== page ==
Real-time footage of NASA’s Double Asteroid Redirection Test (DART) showed the moments before its demise on the surface of the rock Dimorphos. The fatal blow was intentional, an unusual premise for a spacecraft. So it makes sense that, with more than 5 million views on YouTube, many people want to know if DART accomplished its unique goal.
That answer depends on a number of factors. If DART changed the path of the asteroid with Monday’s kinetic impact, it would be the very first time it’s happened. Careful and creative analysis will be necessary to see if Earth can save itself from the perilous path a future asteroid might make toward our precious planet.
What we’ve seen so far — “It looks very alien,” Scott Sheppard, an asteroid researcher at the Carnegie Institution of Science, tells Inverse. “I kind of expected it to be more regolith, like a more sandy material. But it looked like it was all fairly large rocks. This body has probably been hit by other small asteroids over time.”
This plays an important role in the assessment. “There’s a lot of unknowns about the asteroid. So if the asteroid is more dense material, then the change in its velocity is going to be different than if it’s a less dense material.”
How will scientists analyze the DART crash?
Teams need to know how to interpret what they see, so they’ll perform a sort of calibration.
Dimorphos accompanies a much larger asteroid, called Didymos. Whether or not DART successfully altered Dimorphos’ orbit around Didymos is currently unknown, but could be answered with the help of computer simulations. These should tell scientists how kinetic impacts play out on asteroids. Then, when the DART Investigation Team is armed with these specs, they’ll compare models to what they’ve seen happen in real life. According to NASA, this “will evaluate the effectiveness of this mitigation approach … as well as how accurate the computer simulations are and how well they reflect the behavior of a real asteroid.”
This behavior will reveal itself, hopefully, to any one of numerous telescopes across Earth that are available to DART since, as NASA added, “this mission engages the international planetary science community and embraces worldwide cooperation to address the global issue of planetary defense.”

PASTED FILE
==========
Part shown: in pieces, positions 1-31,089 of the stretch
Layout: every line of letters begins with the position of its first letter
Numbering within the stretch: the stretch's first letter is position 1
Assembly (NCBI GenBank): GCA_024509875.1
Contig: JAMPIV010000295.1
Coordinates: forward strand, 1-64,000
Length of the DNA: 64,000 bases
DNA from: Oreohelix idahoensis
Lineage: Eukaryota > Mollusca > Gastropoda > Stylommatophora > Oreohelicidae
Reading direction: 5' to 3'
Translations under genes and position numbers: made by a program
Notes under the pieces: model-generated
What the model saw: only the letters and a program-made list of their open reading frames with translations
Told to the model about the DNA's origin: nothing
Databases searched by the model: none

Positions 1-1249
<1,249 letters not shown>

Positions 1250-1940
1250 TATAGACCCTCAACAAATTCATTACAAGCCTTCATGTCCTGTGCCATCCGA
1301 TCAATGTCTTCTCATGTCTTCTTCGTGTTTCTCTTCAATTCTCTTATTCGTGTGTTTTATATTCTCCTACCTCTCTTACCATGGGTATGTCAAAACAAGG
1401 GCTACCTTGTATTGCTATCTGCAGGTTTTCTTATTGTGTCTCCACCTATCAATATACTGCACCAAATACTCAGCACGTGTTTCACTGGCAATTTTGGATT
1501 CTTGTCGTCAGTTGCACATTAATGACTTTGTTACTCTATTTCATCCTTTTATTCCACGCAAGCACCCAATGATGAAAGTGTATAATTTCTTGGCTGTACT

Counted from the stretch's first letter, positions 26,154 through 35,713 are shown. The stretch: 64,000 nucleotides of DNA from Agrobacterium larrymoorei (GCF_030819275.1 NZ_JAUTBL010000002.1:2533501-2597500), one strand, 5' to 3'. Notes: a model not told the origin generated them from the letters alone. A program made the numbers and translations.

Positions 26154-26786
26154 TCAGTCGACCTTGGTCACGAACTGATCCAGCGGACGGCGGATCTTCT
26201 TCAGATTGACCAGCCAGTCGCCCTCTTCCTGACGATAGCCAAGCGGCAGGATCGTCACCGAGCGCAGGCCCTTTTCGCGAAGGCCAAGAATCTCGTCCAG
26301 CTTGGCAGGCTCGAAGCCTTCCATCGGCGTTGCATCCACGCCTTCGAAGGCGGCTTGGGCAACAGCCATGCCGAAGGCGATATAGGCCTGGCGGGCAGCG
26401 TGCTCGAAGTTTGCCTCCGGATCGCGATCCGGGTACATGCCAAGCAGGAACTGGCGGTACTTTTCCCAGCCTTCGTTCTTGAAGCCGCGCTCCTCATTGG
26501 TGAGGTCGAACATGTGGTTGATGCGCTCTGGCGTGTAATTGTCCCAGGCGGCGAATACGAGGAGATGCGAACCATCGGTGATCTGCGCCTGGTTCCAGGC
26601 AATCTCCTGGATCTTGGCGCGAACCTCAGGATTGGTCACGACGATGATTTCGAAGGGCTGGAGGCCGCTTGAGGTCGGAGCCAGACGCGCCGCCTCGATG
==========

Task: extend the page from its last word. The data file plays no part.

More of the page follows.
The next stages
When will the team know if DART worked?
Inverse asked Andy Rivkin, DART co-investigation lead and research astronomer at Johns Hopkins Applied Physics Laboratory, to find out.
“The answer depends in some ways on how big of a change DART made,” Rivkin says. “Larger changes in Dimoprhos’ orbit will be easier to measure.”
But noticing that change will be a challenge in the near-future. “The debris cloud caused by DART’s impact will need to clear somewhat before we can start making measurements,” Rivkin added.
A rough timeline — “We are expecting to spend the next month or so collecting telescopic data and understanding what the shape of Dimorphos is,” Rivkin says, “and then spending the month or two after that doing computer simulations to understand the impact and the subsequent motion of Didymos and Dimorphos.”
Sheppard thinks it could take weeks or months to figure out how Dimorphos’ orbit around the larger asteroid has changed.
Despite the exciting preliminary footage of DART’s strike, Sheppard says, “I think the big takeaway from this is actually yet to be found … they need to now monitor the asteroid looking for eclipse events. As the moon passes in front of the primary, the main body, these eclipse events should get slower and slower.”
Rivkin’s team hopes to be able to publish results in November or December, when they could give presentations about DART at the American Geophysical Union meeting. They hope to release additional information before then.